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The Antipodean Alex


How Alex cartoon creators find the funny side of finance

by Hans van Leeuwen..

The creators of Alex are cartoonists not bankers, but they’re uncannily good at skewering the world of finance. What’s their secret sauce? The answer: lunch.

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Who is The Australian Financial Review’s longest-serving veteran? It’s not John Davidson, even though he has been writing technology reviews since 1996; and it’s not editor-in-chief Michael Stutchbury, he wrote his first article in 1982, and he’s had a longish spell elsewhere. The paper’s oldest hand is actually fictional: his name is Alex Masterley. He is the pinstriped cartoon financier whose antics have for decades skewered the world of banking and broking, with often unnerving accuracy. He first appeared in the Financial Review on October 12, 1987 – half the newspaper’s seven-decade lifetime ago. Over the years of boom, bust, boom and bust again, he has grown older but probably no wiser, even if he is often less pinstriped. And through it all, the two men with the pen, Charles Peattie and Russell Taylor, have remained the same.

I’ve often wondered how they do it. The cartoon is uncanny in its feel for how finance works and how bankers think, and in its ability to keep up with the trends and water-cooler conversations in the City of London. Every day the pair somehow converts this financial and social acumen into a nifty joke. And not only that – the jokes are satirical, even cutting, but also offer an affectionate chronicle of corporate life. It’s no easy task to poke fun at people yet keep them onside. Business readers love it because they recognise its truth, but more importantly because they are parodied rather than pilloried.

I’ve invited Taylor and Peattie to a double-bill lunch to discover their secret sauce. And before we even get to a table, I learn a lot about their modus operandi. Grist to the mill. Taylor and I exchange a few texts about dates, and we settle on a Friday. I say it was easy to get a table as everyone now works from home on Fridays, so Thursday is the new Friday. A couple of days later, I see an Alex cartoon that has pinched this idea and turned it into a joke. Like a journalist, which Taylor says he basically is, every conversation with the Alex creators is grist to their mill. Taylor suggests a couple of places that are famous lunch haunts of the City of London establishment. The reason? Peattie wants to sketch the interior, so it can form the backdrop of future Alex cartoons.

This cartoon was inspired by a throwaway line from Financial Review correspondent Hans van Leeuwen.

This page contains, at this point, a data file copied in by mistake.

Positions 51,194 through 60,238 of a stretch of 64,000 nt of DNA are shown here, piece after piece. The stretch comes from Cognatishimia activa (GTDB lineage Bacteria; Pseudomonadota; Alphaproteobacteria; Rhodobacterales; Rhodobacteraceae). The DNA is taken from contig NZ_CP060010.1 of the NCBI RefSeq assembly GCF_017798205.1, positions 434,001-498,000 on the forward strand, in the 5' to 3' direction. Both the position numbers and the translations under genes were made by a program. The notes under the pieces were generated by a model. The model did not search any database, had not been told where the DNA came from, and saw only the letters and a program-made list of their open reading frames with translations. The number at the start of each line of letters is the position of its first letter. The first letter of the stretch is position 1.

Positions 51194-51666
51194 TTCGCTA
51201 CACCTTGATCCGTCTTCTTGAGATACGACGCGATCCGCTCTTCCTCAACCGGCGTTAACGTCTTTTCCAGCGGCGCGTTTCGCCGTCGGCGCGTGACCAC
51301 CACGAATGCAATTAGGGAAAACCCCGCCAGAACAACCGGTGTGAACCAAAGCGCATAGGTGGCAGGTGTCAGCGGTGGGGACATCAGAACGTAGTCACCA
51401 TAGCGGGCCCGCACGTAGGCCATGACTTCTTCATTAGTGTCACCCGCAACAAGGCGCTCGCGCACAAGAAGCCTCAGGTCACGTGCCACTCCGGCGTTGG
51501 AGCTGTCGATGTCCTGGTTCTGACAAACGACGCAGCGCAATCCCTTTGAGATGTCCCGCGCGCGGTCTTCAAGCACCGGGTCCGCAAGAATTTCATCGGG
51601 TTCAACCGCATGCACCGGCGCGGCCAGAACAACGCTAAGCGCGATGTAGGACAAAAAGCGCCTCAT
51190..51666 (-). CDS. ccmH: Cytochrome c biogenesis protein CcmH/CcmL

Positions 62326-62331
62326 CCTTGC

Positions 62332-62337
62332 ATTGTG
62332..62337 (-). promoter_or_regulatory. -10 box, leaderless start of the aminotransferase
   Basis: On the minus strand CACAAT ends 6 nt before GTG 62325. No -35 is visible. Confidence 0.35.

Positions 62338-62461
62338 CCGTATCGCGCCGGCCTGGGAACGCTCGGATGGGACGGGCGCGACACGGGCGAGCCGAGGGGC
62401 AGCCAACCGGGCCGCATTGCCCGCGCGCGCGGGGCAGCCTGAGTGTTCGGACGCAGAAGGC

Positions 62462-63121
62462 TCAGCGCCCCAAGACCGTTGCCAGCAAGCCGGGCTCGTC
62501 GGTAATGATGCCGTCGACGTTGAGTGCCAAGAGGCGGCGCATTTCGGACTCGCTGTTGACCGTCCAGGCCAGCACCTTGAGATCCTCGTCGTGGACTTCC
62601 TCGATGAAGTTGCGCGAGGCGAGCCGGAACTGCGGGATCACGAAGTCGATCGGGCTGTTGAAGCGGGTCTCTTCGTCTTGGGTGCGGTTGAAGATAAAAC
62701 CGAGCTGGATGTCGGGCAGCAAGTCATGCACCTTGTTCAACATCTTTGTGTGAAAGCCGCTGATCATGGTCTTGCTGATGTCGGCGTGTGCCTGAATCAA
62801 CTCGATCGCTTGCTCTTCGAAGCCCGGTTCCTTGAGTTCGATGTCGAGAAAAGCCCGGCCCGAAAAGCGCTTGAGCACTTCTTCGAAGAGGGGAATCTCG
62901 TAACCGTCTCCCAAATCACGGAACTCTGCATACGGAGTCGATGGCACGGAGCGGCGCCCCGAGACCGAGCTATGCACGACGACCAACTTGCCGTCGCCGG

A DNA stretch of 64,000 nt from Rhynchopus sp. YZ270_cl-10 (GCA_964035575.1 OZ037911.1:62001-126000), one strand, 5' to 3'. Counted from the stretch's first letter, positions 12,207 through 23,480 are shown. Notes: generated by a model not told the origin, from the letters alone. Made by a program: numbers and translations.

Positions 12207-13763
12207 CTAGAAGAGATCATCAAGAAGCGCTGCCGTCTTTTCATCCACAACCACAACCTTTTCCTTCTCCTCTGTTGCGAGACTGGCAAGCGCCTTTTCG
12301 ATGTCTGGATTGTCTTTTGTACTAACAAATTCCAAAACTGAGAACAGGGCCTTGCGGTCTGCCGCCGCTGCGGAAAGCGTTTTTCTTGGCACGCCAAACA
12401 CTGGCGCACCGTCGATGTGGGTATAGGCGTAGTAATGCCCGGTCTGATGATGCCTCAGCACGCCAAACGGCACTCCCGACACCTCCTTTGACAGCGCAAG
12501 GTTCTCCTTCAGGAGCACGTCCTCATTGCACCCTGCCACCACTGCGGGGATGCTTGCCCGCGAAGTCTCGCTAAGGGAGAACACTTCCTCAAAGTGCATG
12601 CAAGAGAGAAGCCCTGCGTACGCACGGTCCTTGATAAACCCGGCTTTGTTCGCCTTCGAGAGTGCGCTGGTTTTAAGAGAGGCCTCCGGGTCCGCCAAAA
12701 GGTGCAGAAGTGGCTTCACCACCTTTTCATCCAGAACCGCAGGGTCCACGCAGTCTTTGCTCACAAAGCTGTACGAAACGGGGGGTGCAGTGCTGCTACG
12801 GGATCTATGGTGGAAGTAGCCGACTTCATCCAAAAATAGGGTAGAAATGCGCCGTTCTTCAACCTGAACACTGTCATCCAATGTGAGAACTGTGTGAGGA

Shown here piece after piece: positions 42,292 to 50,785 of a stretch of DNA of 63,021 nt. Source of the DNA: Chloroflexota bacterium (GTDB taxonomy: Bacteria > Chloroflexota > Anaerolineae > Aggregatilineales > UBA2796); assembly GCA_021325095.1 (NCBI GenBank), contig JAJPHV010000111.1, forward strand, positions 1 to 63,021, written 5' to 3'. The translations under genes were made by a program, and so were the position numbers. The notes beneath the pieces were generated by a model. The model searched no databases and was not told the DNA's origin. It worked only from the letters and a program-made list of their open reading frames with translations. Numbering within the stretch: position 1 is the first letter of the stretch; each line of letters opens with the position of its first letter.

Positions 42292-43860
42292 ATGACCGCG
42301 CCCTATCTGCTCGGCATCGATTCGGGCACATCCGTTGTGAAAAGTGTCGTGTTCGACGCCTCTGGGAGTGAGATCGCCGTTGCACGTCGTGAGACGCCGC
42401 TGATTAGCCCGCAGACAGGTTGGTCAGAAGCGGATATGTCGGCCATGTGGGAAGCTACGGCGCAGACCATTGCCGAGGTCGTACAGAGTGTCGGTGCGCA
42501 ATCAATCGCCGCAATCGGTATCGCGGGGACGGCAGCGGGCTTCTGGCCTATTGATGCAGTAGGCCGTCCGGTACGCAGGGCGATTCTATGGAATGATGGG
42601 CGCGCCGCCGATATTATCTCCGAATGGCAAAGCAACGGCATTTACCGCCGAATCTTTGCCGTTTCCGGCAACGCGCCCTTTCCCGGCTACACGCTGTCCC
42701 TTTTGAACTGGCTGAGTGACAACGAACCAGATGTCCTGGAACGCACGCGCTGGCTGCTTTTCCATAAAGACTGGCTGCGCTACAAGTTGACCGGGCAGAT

It’s another clue that they take their humorous mission very seriously. The backgrounds aren’t highly detailed in an Alex cartoon, but they have to look real and recognisable. The waiter’s outfit, the shapes of tables and whether they have tablecloths on – this minutia matters for the cartoon’s credibility. We settle on the Bleeding Heart Bistro: an airy, tasteful, unshowy French-style place in the Hatton Garden jewellery district, just beyond London’s financial “square mile”. “A lot of City restaurants went bust or didn’t reopen after lockdown. This one sort of held up and has now become the last bastion of the lunches,” Taylor says as we sit down. He knows a lot about lunching. Peattie begins to make some sketches as Taylor talks. They’re both in their early to mid-60s, but you’d never know from their eagerness and energy. Taylor points out the head waiter to Peattie. “Charles, that’s what the maitre d’ looks like.” He turns to me. “They just wear a normal suit these days. Within the cartoon, waiters always wore black tie. Of course, they don’t anymore, so we had to update that.”

As expected, the restaurant is pretty quiet. “I should’ve got all my City guys come sit at tables and pretend to be impressed by how famous we are. But obviously, probably everyone’s at home on Friday,” Taylor says. It turns out he didn’t need to stage anything. The proprietor, New Zealand-born Robyn Wilson, comes over to say hello. She spends some of each year back home and knows the AFR Weekend. She’s excited to see Alex’s creators lunching. We chat to her about how the Bleeding Heart is going, post-lockdown. Taylor, who calls lunch “the information-gathering medium”, is making this intelligence-collection malarkey look pretty easy. His email signature block describes him as “writer and luncher”, but he peppers his conversation with references to lunching not being what it used to be. Not as lavish, not as louche, and not as liquid. The three of us, though, decide to cleave to tradition and order a bottle of wine “to make sure we get it right”. Less traditionally, Taylor and I are vegetarian. We order leek soup, he has a risotto and I go for aubergine tamarind. Peattie picks the more timeless options: fish soup and coq au vin. “I haven’t had coq au vin for so long, probably since the 1970s,” he says. At that point, they were still cheeky, private schoolboys. By the early 1980s, Peattie had been to art school, and was trying to make it as a portrait painter and cartoonist. Taylor studied Russian at Oxford and subsequently tried to set up a travel agency selling “real life” trips to the Soviet Union. It failed, but he managed to write a funny book about it, and ended up working in journalism.